Inside Spencer: The KSRL Blog

Herps from Hell

April 11th, 2014

Herpetology is the study of amphibians and reptiles. Pictured here is the Supreme “Herp” from Hell in a manuscript that could be Heaven on Earth to a student of Old Russian. St. John Chrysostom was the most famous of the Greek fathers of the Church. His works consist of discourses illustrating passages of scripture, commentaries on the Biblical books, etc.

Saint John Chrysostom, Patriarch of Constantinople. [Extracts from the works, In Russian]. Manuscript from Russia, 16th-17th century. Call number MS C38. Kenneth Spencer Research Library, University of Kansas.

Above: Image from Saint John Chrysostom, Patriarch of Constantinople (died 407).
[Extracts from the works, In Russian]. Manuscript from Russia, 16th-17th century. Call Number: MS C38.

As we all know, Evil is in the eye of the beholder; indeed, the presence of a snake in a Russian peasant household was often considered an omen for Good, and brought wealth and good health. The snake, as one of the domovye, or house spritis, lived behind the stove or wherever fires were lighted. In White Russia the domovoi was called tsmok (snake). If the master of the house treated it badly or forgot to leave out some eggs for food at night, tsmok might burn the house down. In some Slavic households the snake was a bad egg, often the embodiment of a dead man’s soul, a rough and evil character like Baba Yaga.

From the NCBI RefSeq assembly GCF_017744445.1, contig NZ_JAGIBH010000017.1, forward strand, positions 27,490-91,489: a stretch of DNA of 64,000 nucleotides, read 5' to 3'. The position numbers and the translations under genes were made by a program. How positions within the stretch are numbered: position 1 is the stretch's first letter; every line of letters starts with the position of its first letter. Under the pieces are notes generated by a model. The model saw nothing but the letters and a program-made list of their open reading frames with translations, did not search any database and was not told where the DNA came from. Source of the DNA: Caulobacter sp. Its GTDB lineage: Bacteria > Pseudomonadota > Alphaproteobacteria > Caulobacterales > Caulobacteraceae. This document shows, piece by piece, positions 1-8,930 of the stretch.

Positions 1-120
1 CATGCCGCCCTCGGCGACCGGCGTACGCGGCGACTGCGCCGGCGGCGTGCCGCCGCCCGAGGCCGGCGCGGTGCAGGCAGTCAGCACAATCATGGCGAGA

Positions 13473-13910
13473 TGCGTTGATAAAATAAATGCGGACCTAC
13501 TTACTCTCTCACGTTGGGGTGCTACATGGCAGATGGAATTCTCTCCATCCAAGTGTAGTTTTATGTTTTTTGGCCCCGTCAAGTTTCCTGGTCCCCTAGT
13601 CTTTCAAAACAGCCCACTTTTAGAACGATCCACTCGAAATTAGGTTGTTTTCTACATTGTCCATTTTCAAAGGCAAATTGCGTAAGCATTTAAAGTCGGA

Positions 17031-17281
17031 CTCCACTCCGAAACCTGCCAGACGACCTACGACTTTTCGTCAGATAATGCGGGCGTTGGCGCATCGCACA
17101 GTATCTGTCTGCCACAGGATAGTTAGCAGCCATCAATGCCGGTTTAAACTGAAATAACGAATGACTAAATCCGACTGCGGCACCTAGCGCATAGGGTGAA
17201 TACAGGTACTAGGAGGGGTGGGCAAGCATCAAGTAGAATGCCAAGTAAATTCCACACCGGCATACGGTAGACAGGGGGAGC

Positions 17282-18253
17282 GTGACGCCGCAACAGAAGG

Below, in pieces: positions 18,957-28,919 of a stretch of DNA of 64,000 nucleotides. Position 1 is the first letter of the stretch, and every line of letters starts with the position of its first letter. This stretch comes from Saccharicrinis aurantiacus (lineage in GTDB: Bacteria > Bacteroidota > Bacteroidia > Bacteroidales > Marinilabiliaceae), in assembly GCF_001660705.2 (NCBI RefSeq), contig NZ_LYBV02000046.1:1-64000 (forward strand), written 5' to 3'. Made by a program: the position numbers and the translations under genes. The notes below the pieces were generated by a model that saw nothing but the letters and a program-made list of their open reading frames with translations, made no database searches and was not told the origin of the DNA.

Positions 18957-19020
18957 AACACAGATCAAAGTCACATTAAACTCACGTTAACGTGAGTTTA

The Spencer Library has books in Slavic languages scattered throughout the collections, and one of the best collections of rare Pollonica in the United States.

Sally Haines
Rare Books Cataloger
Adapted from her Spencer Research Library exhibit and catalog, Slithy Toves: Illustrated Classic Herpetological Books at the University of Kansas in Pictures and Conversations